Key Bridge Disaster Highlights The Vital Importance Of American Energy

The Motor Vessel Dali is shown with the collapsed Francis Scott Key Bridge on March 30, 2024, in Baltimore. The Key Bridge Response Unified Command priorities are ensuring the safety of the public and first responders, accountability of missing persons, safely restoring transportation infrastructure and commerce, protecting the environment, and supporting the investigation. (U.S. Coast Guard photo by Petty Officer 3rd Class Kimberly Reaves)

In the wake of the destruction of the Francis Scott Key Bridge at the mouth of Baltimore Harbor, media and public attention suddenly focused on the importance of the nation’s ports. No one should doubt the vital nature of the Port of Baltimore to trade on the U.S. East Coast: The facility is a vital cog in the import and export of cars, coal, and other key commodities.

The legacy media has certainly done a good job of telling that specific story as the week progressed, which is to be commended. But one aspect of the story that hasn’t been told much if at all by these mainstream media outlets is the fact that, as vital as it is to trade on the East Coast, the Port of Baltimore ranks only as the 17th most-active US port in terms of total tonnage.

That’s according to official data compiled annually by the U.S. Bureau of Transportation Statistics.

As you can see, in terms of total tonnage, the nation’s real powerhouse is the region along the Gulf Coast encompassing ports in Texas and Louisiana. When you add up the numbers, the top 3 ports alone – Houston, Corpus Christi, and South Louisiana – accounted for more total tonnage in 2021 than all the non-Gulf Coast ports on the list combined, by more than 200 million tons.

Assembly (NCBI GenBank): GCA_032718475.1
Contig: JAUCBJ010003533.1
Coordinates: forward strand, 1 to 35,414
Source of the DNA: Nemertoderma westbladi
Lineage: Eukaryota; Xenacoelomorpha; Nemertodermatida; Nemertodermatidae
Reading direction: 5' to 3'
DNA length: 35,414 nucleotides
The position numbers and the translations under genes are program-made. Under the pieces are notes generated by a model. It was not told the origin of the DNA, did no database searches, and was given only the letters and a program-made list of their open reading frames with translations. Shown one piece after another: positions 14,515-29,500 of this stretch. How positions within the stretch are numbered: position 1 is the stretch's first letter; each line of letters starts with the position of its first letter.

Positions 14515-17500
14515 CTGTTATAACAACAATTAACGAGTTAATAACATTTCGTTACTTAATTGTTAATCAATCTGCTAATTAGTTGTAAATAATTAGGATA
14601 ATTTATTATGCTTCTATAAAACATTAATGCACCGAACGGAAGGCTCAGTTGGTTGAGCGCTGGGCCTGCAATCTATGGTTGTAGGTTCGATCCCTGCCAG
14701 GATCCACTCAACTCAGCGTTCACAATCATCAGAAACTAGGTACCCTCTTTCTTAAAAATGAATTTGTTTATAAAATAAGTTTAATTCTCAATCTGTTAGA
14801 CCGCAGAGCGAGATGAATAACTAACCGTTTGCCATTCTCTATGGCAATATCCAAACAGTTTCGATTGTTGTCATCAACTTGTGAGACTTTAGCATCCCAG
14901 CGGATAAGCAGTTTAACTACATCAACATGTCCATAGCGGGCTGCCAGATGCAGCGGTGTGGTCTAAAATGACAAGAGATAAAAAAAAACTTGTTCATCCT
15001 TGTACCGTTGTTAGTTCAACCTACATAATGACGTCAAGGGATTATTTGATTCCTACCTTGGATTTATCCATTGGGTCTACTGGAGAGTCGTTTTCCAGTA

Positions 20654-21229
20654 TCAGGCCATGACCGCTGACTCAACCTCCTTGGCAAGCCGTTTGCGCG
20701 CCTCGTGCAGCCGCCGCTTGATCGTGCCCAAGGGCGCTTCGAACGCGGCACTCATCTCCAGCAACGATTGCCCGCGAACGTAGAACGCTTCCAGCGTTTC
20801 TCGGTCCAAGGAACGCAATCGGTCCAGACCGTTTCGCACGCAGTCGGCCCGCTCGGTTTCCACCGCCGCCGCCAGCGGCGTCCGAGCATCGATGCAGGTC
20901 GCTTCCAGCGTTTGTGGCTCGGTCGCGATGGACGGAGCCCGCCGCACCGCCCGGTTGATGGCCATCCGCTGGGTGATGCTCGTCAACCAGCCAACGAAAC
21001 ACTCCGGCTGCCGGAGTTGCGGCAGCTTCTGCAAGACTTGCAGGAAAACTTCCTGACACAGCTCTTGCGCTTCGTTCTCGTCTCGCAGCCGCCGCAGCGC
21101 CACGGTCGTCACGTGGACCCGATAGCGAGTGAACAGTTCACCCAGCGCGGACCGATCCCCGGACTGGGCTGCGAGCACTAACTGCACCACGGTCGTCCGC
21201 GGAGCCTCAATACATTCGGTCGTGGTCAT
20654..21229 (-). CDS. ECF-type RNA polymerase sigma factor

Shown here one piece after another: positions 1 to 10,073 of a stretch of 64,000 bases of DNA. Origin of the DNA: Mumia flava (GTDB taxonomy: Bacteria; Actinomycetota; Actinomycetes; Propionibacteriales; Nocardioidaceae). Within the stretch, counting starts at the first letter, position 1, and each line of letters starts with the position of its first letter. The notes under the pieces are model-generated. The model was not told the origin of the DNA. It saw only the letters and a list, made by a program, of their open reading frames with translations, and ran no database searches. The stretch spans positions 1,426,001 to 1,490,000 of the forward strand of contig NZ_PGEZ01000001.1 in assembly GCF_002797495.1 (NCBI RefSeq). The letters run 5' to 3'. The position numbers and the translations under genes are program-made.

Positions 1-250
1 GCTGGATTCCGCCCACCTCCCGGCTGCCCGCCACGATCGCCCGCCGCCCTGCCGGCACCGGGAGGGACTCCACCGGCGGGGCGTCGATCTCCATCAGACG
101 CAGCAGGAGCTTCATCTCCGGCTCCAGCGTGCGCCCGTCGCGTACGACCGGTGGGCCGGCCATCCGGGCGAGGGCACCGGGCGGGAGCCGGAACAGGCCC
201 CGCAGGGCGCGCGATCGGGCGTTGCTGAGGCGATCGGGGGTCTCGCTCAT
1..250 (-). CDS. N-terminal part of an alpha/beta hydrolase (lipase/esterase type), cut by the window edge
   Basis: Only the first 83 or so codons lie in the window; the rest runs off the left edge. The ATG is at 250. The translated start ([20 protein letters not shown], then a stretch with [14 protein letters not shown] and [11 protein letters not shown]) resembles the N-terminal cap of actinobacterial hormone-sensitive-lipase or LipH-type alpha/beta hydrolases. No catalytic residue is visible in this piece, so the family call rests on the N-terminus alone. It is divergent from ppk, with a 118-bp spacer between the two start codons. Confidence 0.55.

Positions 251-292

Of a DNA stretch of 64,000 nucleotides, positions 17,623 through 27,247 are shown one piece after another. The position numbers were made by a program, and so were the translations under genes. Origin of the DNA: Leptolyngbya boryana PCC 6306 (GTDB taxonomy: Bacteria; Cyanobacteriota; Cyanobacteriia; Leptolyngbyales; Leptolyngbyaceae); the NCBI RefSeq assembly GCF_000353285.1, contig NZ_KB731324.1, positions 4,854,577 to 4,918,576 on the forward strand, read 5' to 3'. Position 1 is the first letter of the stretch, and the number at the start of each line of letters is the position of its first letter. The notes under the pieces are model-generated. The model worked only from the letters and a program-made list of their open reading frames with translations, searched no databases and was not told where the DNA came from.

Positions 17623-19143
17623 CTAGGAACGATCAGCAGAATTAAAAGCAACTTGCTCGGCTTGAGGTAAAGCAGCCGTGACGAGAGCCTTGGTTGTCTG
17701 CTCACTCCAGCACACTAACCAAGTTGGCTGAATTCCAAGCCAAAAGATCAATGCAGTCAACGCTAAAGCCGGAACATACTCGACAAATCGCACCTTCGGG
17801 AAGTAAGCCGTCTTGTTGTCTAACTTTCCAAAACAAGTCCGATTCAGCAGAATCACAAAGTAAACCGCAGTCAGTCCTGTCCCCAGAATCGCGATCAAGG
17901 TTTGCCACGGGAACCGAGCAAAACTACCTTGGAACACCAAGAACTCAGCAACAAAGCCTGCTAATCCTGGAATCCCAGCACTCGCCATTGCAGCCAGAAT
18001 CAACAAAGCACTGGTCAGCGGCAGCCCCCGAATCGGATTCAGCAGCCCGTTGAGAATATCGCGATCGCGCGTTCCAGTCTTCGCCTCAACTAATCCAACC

When I wrote about this at my Substack newsletter, I was challenged by readers over the fact that the vast majority of that tonnage relates to oil and gas activity rather than container traffic. That is true, as far as it goes, although the Port of Houston’s container tonnage is quite robust. But there’s no dispute that most of the tonnage going into and out of both the Port of Houston and the Port of Corpus Christi involves the movement of crude oil or refined products. And most of the activity moving in and out of the Port of South Louisiana (which is actually a complex of multiple closely-located ports) involves the staging of oil and gas-related operations in the waters of the Gulf of Mexico.

So, let’s concede that reality, but what is its real relevance? After all, neither the Port of Baltimore nor any other port on Earth would have any ships moving goods in either direction were it not for oil. Oil is by far the most widely traded commodity in the world, and the vast majority of tankers and container ships are fueled by diesel or some other petroleum-derived fuel.

Without that oil and refined products – and more recently, liquefied natural gas – going into and out of all those Gulf Coast ports, the entire global economy would soon grind to a halt. This has been the global reality for more than a century now and remains the global reality today. Even after the spending of many trillions of dollars on efforts to subsidize alternative forms of energy up to scale, oil and gas remain indispensable.

Twenty-five years ago, oil, coal, and natural gas provided roughly 80% of global primary energy. In 2023, the percentage had barely changed. That explains why so much oil and natural gas are imported and exported at Gulf Coast ports, and why so much coal moves through the Port of Baltimore.

There are several big lessons for everyone to learn from the tragic destruction of the Key Bridge. One is just how fragile the nation’s transportation infrastructure truly is. Another is how small a percentage of the 2021 $1.2 trillion “Infrastructure” bill’s funds were actually targeted to improving and strengthening real infrastructure like roads and bridges.

But perhaps the most important lesson is the reminder of just how vital a role America’s oil and gas industry continues to play in the realm of global trade, despite all the daily demonization it receives from activists, politicians, and the legacy media. That isn’t going to change anytime soon.

David Blackmon is an energy writer and consultant based in Texas. He spent 40 years in the oil and gas business, where he specialized in public policy and communications.

The views and opinions expressed in this commentary are those of the author and do not reflect the official position of the Daily Caller News Foundation.


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